Date: Sunday, June 12, 2016
Session Time: 6:00pm-7:00pm
Presentation Time: 6:00pm-7:00pm
Location: Halls C&D
Xenotransplantation is a potential solution to the organ shortage in clinical transplantation. Pigs are regarded as the most suitable donors. Studies in pig-to-nonhuman primates have demonstrated the formidable immunologic barriers to successful transplantation of pig xenografts. Humoral responses mediated by B cells play a critical role in rejecting pig xenografts. While GalT knockout pigs prevent humoral responses to the Gal antigen, responses to non-Gal antigens expressed by pig tissues remain a major problem. We previously demonstrated in a rat-to-mouse model that induction of mixed xenogeneic chimerism led to robust tolerance of host mouse T cell-independent B cells of all specificities to donor rat cells in addition to T cell tolerance. It is currently unknown whether mixed pig/human xenogeneic hematopoietic chimerism could likewise lead to tolerance of human B cells to all pig specificities. We address this issue in a humanized mouse model.
Pig/human mixed chimeric mice were generated by injection of pig bone marrow cells to irradiated pig hematopoietic cytokine transgenic NSG mice followed by injection of human fetal liver-derived CD34+ cells 3-7 days later. Control non-chimeric mice received human CD34+ cells only. Anti-pig antibodies in the serum of chimeric and non- chimeric mice were determined by complement-dependent cytotoxicity assay at 14-18 weeks following transplantation.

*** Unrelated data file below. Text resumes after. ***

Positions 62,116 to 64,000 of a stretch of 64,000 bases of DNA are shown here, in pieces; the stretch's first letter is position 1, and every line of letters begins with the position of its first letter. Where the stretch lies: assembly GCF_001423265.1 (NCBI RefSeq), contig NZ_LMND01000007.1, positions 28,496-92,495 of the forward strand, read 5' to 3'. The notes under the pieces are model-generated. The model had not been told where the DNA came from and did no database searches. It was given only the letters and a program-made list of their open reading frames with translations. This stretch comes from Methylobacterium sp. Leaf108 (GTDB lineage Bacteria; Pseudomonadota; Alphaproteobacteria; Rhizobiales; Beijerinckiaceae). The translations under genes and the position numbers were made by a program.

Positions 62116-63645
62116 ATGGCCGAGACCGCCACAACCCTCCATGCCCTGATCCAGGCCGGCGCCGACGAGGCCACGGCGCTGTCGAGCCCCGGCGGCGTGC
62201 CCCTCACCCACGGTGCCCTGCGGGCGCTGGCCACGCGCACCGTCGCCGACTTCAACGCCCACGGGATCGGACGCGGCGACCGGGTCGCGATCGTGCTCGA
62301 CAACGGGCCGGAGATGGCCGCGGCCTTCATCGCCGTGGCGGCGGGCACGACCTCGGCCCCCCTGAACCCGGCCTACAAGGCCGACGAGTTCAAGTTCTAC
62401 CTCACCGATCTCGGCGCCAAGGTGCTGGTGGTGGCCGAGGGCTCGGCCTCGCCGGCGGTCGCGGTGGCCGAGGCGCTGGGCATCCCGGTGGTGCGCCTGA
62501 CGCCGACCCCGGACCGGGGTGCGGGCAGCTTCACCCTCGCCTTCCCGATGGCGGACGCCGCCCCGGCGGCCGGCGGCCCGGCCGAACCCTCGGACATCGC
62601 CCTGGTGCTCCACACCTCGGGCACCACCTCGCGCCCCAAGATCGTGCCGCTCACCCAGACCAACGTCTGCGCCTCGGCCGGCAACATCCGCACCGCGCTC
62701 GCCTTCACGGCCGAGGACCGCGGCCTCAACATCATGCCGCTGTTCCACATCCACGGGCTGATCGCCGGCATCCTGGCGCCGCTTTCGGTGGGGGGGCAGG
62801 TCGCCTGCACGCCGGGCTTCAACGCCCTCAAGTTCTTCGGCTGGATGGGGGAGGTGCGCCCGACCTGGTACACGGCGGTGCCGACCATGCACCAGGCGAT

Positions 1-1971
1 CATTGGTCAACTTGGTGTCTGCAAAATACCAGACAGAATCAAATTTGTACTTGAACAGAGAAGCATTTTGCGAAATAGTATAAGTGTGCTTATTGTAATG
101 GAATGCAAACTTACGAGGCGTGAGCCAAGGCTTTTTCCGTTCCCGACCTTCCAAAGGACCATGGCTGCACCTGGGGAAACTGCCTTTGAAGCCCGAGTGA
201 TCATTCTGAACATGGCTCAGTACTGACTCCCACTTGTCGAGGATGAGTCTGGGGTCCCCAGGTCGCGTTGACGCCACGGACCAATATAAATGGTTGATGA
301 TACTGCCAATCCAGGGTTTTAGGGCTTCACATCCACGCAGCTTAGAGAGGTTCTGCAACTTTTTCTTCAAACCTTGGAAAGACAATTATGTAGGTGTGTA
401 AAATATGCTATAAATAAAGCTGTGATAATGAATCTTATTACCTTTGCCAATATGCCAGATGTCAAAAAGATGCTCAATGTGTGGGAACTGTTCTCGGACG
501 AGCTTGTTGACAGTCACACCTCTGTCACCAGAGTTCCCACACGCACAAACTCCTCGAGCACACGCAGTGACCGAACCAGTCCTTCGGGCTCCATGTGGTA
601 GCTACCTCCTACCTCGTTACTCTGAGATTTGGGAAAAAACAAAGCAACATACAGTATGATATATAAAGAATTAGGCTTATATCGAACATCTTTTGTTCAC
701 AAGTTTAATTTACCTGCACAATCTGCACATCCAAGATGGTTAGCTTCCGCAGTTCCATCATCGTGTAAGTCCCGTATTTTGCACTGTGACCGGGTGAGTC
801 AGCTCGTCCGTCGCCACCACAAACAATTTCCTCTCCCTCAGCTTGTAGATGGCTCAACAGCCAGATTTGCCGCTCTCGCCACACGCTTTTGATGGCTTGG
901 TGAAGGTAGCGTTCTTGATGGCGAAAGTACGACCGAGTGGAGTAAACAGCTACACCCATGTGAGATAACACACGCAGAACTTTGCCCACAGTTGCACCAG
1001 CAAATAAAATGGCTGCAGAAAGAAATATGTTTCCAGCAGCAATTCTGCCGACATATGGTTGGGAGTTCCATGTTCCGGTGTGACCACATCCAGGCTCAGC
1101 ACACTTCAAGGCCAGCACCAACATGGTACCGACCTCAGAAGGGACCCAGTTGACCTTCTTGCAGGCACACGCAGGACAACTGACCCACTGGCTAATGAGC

Anti-pig natural cytotoxic antibodies were detected in serum of a large fraction of non-chimeric humanized mice. These antibodies were mainly IgM. Pooled data from three independent experiments showed that significantly higher percentages of non-chimeric mice (68%, 17 out of 25) than mixed chimeric mice (10%, 2 out of 20) demonstrated anti-pig antibodies in serum. In addition, among mice with anti-pig natural cytotoxic antibodies, serum from non-chimeric mice mediated significantly higher cytotoxicity than that from chimeric mice. Phenotypic analysis showed no significant differences in the subsets of B cells, including naïve, memory, immature and transitional B cells, in lymphoid tissues between chimeric and non-chimeric mice.
Our data suggest that induction of mixed pig/human xenogeneic hematopoietic chimerism results in tolerization of human B cells to pig xenoantigens.
CITATION INFORMATION: Li H, Shao S, Vishwasrao P, Holzl M, Sykes M. Impact of Mixed Xenogeneic Chimerism on Human B Cell Response to Pig Antigens. Am J Transplant. 2016;16 (suppl 3).
To cite this abstract in AMA style:Li H, Shao S, Vishwasrao P, Holzl M, Sykes M. Impact of Mixed Xenogeneic Chimerism on Human B Cell Response to Pig Antigens. [abstract]. Am J Transplant. 2016; 16 (suppl 3). http://atcmeetingabstracts.com/abstract/impact-of-mixed-xenogeneic-chimerism-on-human-b-cell-response-to-pig-antigens/. Accessed November 22, 2017.
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